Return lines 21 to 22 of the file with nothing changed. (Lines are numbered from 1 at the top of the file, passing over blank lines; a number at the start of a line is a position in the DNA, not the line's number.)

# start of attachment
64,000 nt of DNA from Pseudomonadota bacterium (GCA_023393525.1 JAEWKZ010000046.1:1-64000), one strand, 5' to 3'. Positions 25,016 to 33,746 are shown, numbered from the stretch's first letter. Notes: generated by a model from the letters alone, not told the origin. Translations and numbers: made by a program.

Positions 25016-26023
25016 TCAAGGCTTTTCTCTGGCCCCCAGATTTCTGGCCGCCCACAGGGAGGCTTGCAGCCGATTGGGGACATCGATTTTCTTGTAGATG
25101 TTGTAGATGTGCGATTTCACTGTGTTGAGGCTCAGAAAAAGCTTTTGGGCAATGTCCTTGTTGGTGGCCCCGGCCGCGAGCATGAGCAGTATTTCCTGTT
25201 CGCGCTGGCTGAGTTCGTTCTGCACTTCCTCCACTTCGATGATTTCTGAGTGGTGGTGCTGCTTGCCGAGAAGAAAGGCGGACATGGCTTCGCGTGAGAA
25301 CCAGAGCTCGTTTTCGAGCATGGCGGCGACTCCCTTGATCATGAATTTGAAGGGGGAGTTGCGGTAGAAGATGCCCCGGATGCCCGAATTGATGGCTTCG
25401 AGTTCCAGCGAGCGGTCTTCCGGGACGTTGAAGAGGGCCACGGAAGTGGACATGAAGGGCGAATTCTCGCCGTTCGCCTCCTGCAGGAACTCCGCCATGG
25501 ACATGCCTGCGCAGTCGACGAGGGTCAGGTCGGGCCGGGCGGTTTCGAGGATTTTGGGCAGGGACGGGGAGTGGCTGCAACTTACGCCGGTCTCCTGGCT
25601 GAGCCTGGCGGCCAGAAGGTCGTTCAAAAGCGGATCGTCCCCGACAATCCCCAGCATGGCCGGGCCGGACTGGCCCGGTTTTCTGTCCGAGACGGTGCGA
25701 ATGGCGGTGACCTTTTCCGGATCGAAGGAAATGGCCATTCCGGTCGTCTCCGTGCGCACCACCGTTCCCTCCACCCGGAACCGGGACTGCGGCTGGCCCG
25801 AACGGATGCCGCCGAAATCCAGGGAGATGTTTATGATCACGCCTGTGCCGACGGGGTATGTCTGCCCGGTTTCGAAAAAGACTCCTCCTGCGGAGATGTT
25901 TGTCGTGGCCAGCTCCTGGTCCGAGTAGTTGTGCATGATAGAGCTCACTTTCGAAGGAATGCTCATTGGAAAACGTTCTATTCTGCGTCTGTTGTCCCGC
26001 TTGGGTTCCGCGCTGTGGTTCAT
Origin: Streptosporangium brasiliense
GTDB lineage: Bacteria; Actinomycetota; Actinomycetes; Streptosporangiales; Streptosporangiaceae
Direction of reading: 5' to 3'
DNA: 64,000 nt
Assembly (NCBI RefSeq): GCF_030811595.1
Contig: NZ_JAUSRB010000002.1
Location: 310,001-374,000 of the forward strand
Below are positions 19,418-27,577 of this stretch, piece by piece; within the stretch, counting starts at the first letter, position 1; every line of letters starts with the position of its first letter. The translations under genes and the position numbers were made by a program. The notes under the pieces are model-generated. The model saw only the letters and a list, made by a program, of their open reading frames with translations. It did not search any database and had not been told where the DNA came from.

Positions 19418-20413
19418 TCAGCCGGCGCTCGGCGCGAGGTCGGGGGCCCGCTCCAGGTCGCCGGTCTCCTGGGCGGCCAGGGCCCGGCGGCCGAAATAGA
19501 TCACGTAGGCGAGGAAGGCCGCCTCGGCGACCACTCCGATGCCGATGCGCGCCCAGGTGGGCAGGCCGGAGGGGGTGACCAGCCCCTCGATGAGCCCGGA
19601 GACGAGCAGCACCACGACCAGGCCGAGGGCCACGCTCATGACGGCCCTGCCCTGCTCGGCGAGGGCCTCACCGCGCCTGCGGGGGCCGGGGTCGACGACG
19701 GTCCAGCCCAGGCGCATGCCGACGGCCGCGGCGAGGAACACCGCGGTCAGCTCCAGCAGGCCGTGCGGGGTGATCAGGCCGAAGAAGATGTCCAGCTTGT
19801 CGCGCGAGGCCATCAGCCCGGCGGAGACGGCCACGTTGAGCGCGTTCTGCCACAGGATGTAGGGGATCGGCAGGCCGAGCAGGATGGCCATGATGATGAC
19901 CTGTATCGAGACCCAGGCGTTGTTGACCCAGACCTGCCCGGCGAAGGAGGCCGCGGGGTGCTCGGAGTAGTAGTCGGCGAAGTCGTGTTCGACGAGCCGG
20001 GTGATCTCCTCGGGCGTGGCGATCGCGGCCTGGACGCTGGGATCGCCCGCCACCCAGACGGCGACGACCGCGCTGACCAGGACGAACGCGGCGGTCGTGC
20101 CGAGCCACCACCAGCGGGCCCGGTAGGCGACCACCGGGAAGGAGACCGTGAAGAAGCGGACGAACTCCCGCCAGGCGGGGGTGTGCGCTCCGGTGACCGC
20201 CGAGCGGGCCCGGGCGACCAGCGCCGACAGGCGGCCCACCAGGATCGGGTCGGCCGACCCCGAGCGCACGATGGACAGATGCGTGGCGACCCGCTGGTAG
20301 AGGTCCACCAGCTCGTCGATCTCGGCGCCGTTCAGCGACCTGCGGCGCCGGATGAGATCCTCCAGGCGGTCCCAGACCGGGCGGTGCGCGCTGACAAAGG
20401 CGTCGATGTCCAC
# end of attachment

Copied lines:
Below are positions 19,418-27,577 of this stretch, piece by piece; within the stretch, counting starts at the first letter, position 1; every line of letters starts with the position of its first letter. The translations under genes and the position numbers were made by a program. The notes under the pieces are model-generated. The model saw only the letters and a list, made by a program, of their open reading frames with translations. It did not search any database and had not been told where the DNA came from.

Positions 19418-20413